Why would the world’s most famous investor put money into an investment that has been a lame duck for decades?
Buffett will have bought it for the same reason he has always bought investments in the past.
Free cash flow!
For the first time in a generation, the world’s largest gold mining companies have a positive free cash flow yield.
This fact is so remarkable that it cannot be overstated. Since 1995, the gold mining sector as a whole hasn't yielded any cash for its backers. Low gold prices, excessive costs and ongoing expensive investments in further gold exploration have turned gold mining into a sector that destroyed shareholder value.
Notably, Buffett invested in a large gold mining company rather than physical gold.
He is after the cash flow. Needless to say, if the gold price keeps rising, so will the cash flow of mining companies. The production costs stay the same, after all.
The company that Buffett has invested in has one major problem to resolve, though.
Unless it finds a way to increase its reserves in the ground, the party will not last. The world’s largest mining companies are running out of gold to mine.
Here is what you need to know about this essential aspect, and how it will inevitably lead to growing interest in small gold exploration companies.
The coming gold supply cliff
Companies that are mining natural resources need to explore for new resources continuously, else they eventually run out of reserves.
The decade-long underinvestment in finding new gold resources has started to catch up with the industry. The top 20 gold producers have kept mining their existing reserves without investing enough in replacing them. From the mid-2020s onwards, the world’s largest gold mining companies will see their reserve figures fall off a cliff. These companies face going out of business because they won’t have any more gold reserves left to mine, as this chart by Crescat Capital shows.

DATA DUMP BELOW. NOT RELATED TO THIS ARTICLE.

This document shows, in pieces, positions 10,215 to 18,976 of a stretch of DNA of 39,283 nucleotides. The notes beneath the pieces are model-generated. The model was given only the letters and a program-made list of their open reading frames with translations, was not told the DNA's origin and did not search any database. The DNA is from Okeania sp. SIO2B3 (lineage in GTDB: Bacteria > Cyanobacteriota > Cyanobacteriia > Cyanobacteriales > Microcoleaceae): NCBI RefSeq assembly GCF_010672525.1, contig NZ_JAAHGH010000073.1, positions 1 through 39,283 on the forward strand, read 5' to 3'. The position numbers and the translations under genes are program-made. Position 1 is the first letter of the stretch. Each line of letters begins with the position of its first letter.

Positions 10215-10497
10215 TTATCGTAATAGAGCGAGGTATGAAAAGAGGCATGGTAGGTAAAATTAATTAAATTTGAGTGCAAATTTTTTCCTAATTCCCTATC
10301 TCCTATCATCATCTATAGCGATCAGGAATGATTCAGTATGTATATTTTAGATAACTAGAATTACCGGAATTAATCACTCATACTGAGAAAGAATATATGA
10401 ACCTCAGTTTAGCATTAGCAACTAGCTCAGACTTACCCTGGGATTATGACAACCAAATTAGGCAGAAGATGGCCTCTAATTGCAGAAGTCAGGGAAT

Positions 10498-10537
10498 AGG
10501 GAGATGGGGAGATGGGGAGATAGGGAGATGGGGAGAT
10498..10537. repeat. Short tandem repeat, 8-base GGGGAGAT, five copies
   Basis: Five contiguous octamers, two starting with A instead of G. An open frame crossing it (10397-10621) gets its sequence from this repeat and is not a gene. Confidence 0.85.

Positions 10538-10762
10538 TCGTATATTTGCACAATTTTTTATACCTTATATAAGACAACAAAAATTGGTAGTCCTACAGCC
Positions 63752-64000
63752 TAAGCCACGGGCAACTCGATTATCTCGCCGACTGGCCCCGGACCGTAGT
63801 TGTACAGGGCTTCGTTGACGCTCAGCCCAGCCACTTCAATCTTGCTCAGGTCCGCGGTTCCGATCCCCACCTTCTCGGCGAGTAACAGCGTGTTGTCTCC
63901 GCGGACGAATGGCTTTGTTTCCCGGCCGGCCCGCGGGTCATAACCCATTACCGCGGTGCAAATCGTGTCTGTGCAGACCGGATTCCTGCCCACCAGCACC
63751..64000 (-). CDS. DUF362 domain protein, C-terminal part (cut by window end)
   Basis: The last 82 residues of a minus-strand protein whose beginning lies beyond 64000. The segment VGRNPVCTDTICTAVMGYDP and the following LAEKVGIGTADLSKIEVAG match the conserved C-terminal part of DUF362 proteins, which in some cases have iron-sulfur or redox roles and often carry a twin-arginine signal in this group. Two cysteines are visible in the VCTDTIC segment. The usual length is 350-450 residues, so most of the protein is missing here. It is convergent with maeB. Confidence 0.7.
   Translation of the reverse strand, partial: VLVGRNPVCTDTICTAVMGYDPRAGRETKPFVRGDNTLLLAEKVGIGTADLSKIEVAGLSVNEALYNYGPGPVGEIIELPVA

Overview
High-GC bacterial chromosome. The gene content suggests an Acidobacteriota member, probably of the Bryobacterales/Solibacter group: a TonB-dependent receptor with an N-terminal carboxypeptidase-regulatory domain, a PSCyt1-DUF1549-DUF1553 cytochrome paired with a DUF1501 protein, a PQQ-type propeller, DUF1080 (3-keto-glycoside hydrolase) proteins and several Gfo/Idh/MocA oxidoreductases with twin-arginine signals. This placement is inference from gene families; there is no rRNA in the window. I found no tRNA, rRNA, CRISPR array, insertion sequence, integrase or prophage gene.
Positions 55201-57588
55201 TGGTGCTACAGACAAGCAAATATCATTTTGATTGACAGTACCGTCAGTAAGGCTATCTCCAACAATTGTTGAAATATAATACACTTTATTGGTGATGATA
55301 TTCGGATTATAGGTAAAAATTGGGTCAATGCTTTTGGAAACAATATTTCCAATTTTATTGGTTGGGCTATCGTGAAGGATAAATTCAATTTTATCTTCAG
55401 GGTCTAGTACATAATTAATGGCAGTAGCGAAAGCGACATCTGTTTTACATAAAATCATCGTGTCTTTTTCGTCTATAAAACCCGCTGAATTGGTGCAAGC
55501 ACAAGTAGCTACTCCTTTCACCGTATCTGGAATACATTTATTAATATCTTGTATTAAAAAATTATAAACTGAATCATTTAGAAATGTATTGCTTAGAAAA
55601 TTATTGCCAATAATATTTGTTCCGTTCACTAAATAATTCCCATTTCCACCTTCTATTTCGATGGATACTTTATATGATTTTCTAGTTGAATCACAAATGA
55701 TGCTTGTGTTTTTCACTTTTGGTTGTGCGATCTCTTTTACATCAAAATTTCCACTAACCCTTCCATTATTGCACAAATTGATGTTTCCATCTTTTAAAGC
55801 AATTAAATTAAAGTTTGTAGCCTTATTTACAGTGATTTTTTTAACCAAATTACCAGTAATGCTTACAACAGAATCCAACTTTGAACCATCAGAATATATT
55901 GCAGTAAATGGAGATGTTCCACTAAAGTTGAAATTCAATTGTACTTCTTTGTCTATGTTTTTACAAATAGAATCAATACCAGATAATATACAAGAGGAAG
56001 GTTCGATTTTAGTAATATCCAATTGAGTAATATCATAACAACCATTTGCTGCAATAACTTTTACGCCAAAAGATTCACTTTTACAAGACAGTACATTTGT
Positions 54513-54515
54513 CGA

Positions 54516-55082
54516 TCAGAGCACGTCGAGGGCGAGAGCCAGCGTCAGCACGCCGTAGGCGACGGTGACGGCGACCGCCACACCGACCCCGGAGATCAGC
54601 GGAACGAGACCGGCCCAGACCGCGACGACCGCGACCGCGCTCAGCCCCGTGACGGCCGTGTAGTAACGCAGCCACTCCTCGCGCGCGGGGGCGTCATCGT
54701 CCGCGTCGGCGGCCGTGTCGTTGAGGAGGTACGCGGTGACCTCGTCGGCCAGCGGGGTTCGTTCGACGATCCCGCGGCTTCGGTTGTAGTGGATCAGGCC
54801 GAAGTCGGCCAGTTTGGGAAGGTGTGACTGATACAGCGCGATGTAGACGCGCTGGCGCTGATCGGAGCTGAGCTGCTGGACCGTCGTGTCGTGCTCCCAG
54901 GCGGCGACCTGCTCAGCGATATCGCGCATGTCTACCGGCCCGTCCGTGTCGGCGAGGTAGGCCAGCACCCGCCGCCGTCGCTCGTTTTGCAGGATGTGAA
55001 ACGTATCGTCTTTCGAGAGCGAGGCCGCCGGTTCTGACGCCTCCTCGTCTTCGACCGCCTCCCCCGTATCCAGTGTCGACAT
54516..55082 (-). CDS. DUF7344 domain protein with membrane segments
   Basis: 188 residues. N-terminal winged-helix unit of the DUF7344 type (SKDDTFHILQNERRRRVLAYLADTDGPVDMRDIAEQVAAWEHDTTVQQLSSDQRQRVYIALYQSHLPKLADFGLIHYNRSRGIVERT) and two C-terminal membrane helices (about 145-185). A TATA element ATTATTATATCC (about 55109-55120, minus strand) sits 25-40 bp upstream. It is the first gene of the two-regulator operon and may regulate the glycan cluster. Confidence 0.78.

The gold price has been rising since 2014, but that did not lead to an immediate uptick in investment for finding new reserves. The market was slow to catch up. At a time when the stocks of Apple, Facebook and Google provided stunning returns, the idea of investing money in gold exploration simply didn’t appeal to the investing public. The sector was ignored, and any gold exploration company still in business had to work double hard to raise additional funds to survive and keep exploring. The trend towards so-called ESG investing also didn’t favour the idea of putting money into ripping gold out of the earth, which further hindered investment.
There has been a remarkable, eight-year divergence between the gold price (rising) and gold exploration budgets (stagnant on a low level).
Large gold mining companies would usually invest in either exploration or (more likely) buying up small exploration companies once they have struck a rich vein. Over the past decade, however, the large gold mining companies have been reluctant to invest in either. That’s why they are now facing a gold reserve cliff, and also produce a positive free cash flow yield for the first time since 1995.